ISSN (Online) - 2349-8846

Surinder S JodhkaSubscribe to RSS - Surinder S Jodhka

The Lifeline of Indian Social Sciences

Revisiting the Rural in 21st Century India

The Review of Rural Affairs this time focuses largely on "restudies" of villages that were studied by social anthropologists and economists in the 1950s. The papers are not simply about documenting the unfolding evolutionary process of development, but bring new perspectives of social science understanding to the study of rural society, and also reflect on the enterprise of anthropology and fieldwork. Jamgod in Madhya Pradesh, Sundarana in Gujarat, Bisipara in Odisha, and Palanpur and Khanpur in Uttar Pradesh were restudied, while one paper presents the results of a fresh study of villages in Nagaland.

Open Letter to the President of India

We, the undersigned teachers and researchers of institutions of higher education in India and independent scholars, appeal to you to intervene with the Ministry of Human Resource Development (MHRD) and the Government of India to ensure the constitutional right to life and liberty as well as the f

Cast(e) on the Hill

Caste has often been viewed as a system of hierarchy based on the religious ideology of the Hindus with a common structure across the subcontinent. Based on an extensive empirical study of Himachal Pradesh, this paper shows how caste actively articulates with the given realities of ecology, economy and the local histories of political regimes. Even though inequality and untouchability exist, their structures have specific regional forms. While it documents the everyday practices of faith and their local specificities, the ethnographic accounts presented in the paper also have implications for our understanding of Hinduism in the present-day context.

Emergent Ruralities

Based on a revisit to two villages of Haryana after a gap of 20 years (1988-89 and 2008-09), this paper provides a historical overview of the process of development and change in a micro setting. Locating the process of social and economic transformation witnessed in the two villages after the green revolution and later after the introduction of large-scale industrial projects in the area, the paper tries to explore the nature of changes taking place in the internal structure (caste and class relations) of the agrarian economy; the changing nature of relationships of villages with the neighbouring urban settlements in terms of employment and aspirations; and the emerging nature of power relations in local political institutions.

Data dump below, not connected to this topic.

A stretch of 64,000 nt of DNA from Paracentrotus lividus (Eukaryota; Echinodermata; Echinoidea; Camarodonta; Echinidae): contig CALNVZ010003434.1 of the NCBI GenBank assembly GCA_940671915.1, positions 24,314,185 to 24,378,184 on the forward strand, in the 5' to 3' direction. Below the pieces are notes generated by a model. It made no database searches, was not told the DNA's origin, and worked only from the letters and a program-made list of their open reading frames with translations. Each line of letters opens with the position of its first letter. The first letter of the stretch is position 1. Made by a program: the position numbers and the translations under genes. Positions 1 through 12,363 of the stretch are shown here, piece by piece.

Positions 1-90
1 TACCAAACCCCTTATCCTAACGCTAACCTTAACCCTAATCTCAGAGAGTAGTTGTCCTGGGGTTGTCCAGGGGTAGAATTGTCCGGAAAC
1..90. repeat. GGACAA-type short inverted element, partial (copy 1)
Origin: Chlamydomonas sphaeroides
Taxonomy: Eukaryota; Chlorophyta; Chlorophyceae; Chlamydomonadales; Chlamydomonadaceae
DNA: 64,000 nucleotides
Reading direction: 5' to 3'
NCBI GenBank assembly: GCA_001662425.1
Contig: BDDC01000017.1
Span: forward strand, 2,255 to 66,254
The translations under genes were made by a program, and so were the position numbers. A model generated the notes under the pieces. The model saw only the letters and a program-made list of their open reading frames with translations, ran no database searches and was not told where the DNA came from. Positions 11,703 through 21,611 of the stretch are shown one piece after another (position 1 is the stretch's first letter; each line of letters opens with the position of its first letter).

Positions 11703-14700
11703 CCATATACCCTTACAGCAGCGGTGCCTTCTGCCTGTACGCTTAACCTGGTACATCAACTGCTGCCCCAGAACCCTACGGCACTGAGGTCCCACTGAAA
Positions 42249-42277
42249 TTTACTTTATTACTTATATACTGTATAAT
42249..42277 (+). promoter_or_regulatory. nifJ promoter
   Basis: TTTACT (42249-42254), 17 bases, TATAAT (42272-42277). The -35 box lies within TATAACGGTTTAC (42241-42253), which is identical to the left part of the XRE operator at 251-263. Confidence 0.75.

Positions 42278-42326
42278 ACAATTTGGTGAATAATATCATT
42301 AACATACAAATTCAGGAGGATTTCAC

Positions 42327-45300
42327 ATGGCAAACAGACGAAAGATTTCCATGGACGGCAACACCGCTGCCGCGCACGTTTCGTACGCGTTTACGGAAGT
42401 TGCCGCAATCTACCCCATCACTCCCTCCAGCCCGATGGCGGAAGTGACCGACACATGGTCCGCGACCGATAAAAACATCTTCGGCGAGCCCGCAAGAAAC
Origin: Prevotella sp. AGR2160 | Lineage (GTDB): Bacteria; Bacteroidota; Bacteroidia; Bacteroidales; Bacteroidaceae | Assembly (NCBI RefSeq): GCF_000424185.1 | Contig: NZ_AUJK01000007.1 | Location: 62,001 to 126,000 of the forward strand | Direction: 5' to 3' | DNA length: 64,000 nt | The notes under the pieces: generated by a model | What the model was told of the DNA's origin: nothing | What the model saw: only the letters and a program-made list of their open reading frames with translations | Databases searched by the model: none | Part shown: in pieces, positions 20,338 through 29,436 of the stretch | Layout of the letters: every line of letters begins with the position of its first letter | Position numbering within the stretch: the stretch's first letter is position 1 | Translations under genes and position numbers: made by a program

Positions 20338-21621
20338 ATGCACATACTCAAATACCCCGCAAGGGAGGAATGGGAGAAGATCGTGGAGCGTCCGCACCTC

Changing Face of Rural India

India Rural Development Report 2012-13 by IDFC Rural Development Network (Hyderabad: Orient Blackswan), 2013; pp xxxv+280, price not indicated.

A Handbook on Contemporary India

India since 1950: Society, Politics, Economy and Culture edited by Christophe Jaffrelot (New Delhi: Yatra Books), 2012; pp xix+914, Rs 995.

Agrarian Changes in the Times of (Neo-liberal) 'Crises'

Over the last two decades or so the dominant mode of talking about Indian agriculture has been that of “crisis”. Commentators and scholars have tended to attribute this crisis of the agrarian economy to larger processes at work, particularly to globalisation and the new policies of economic reforms initiated by India during the early years of the 1990s. While there may be some truth in these explanations, the framing of the “agrarian”, “rural” question in this discourse presents the complex and diverse rural realities in simplistic and populist terms. Such a discourse also invokes a sectoral policy response, where agriculture as a sector is seen as needing state attention, and ignores the internal dynamics of changing caste and class relations on the ground. Based on a revisit to two villages of Haryana, this paper provides a brief account of the changing nature of class relations in a post-green revolution rural setting with a specific focus on the changing nature of attached and “unfree” labour.

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